## Syntax of Temporal Formulae

The Büch Store follows the same syntax as used in GOAL. Below we summarize the input formats and the precedence of operators. A few examples are also provided.

### Temporal Operators

Both future operators and past operators are supported.
Next Eventually (Sometime) Henceforth (Always) Format 1 Format 2 () X <> F [] G U W R V

Previous Before Once Format 1 Format 2 (-) Y (~) Z <-> O [-] H S B T

### Boolean Operators

Not And Or Format 1 Format 2 ~ ! /\ & \/ | --> -> <-->

### Quantifiers

Forall Exists Format A E

Note: like in GOAL, quantifiers may not appear within the scope of a temporal operator.

### Operator Precedence

The Büch Store assumes the following order of precedence:
Unary Operator > Temporal Binary Operator > Boolean Binary Operator

### Examples

• <> p or F p
• []<> p or GF p or G(F p)
• [](p--> <> q) or G(p-->F q) or G(p--> (F q))
• [](p--> <-> q) or G(p-->O q) or G(p--> (O q))
• [](~p \/ ()q) or G(~p \/ X q) or G(~p \/ (X q))
• []p S q or G p S q or (G p)S q
• [](p --> p S q) or G(p --> p S q) or G(p-->(p S q))
• E t : t /\ [] ((t --> p) /\ (t <--> () (~ t)))

## Bibliographic Notes

The Quantified Propositional Temporal Logic (QPTL)  is an extension of the Propositional Temporal Logic (PTL) with quantification over atomic propositions. PTL is one of the simplest kinds and most commonly used of linear temporal logic, where temporal formulae are constructed by applying boolean connectives and temporal operators to atomic propositions drawn from a predefined universe. People in the model checking community often refer to PTL as LTL, considering it as a sublogic of the generalized Computation Tree Logic (CTL*) . The term LTL has also been used to denote the full linear temporal logic of Manna and Pnueli . So, PTL can also be seen as the pure propositional restriction of Manna and Pnueli's LTL, particularly when past temporal operators are included in the logic. PTL is simple and convenient enough for expressing many common, interesting safety and liveness properties. Yet, situations had arisen that called for a more expressive but still decidable logic. For example, PTL is incapable of expressing the fact that a proposition holds exactly at every other state of a sequence , which is an omega-regular property. QPTL was one of the decidable extensions to PTL, achieving omega-regularity. It was originally introduced by Sistla  and further studied by Sistla et al.  and by Kesten and Pnueli .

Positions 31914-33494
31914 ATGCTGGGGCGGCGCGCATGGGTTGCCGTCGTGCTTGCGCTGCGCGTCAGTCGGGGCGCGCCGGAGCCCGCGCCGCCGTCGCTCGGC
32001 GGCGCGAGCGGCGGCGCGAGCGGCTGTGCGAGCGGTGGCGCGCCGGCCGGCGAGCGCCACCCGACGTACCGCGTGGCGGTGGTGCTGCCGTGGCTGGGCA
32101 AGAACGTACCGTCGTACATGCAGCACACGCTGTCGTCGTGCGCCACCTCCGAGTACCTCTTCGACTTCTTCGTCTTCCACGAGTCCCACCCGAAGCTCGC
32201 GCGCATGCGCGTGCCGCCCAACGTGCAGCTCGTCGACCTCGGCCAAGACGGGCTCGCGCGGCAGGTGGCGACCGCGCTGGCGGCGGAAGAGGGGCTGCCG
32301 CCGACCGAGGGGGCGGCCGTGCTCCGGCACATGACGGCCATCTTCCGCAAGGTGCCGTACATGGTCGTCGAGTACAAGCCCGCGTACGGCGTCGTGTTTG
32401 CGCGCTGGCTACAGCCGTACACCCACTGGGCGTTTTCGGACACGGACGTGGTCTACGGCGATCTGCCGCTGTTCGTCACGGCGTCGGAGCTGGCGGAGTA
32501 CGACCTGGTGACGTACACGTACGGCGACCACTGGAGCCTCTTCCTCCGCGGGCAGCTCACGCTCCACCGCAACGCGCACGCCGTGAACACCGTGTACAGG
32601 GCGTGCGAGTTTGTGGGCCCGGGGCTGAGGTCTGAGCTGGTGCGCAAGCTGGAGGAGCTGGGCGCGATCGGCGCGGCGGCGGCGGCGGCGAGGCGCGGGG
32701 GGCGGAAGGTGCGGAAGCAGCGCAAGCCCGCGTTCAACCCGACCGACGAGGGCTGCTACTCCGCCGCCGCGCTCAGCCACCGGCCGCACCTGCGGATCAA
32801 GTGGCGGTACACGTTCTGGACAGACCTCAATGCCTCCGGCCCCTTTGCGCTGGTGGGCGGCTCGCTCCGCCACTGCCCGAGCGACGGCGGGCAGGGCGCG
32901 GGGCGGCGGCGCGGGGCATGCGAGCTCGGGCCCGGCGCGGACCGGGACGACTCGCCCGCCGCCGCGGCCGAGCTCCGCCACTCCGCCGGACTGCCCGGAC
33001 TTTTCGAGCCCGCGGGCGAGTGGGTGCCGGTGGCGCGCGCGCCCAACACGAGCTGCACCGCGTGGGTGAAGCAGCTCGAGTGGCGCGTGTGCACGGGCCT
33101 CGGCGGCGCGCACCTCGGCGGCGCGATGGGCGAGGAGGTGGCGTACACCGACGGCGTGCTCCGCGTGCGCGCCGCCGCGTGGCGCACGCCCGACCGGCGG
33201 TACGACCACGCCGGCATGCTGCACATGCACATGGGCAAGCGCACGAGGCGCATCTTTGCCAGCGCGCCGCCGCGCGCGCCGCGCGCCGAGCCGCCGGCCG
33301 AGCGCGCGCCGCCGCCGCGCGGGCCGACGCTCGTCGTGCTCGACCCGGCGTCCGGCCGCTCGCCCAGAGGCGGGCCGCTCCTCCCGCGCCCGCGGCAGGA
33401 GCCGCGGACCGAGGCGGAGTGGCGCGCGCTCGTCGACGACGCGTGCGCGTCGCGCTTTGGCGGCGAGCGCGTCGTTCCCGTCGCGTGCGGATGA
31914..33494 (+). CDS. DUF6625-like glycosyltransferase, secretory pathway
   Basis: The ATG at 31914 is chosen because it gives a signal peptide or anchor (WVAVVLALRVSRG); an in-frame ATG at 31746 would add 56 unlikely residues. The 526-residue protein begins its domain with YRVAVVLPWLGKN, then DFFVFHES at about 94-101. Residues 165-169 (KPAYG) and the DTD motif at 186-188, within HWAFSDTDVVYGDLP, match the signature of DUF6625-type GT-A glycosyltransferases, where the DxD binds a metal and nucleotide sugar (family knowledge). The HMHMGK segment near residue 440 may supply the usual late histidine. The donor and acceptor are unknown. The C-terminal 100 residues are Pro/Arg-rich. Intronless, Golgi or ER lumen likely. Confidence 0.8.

1. A.P. Sistla. Theoretical Issues in the Design and Verification of Distributed Systems. Ph.D. Thesis, Harvard University, 1983.
2. E.M. Clarke, O. Grumberg, and D.A. Peled. Model Checking. The MIT Press, 1999.
3. Z. Manna and A. Pnueli. The Temporal Logic of Reactive and Concurrent Systems: Specification. Springer-Verlag, 1992.
4. P. Wolper. Temporal Logic Can Be More Expressive. Information and Computation, 56(1-2):72-99, 1983.
5. A.P. Sistla, M.Y. Vardi, and P. Wolper. The Complementation Problem for Büchi Automata with Applications to Temporal Logic. Throretical Computer Science, 49:217-237, 1987.
6. Y. Kesten and A. Pnueli. Complete Proof System for QPTL. Journal of Logic and Computation, 12(5):701-745, 2002.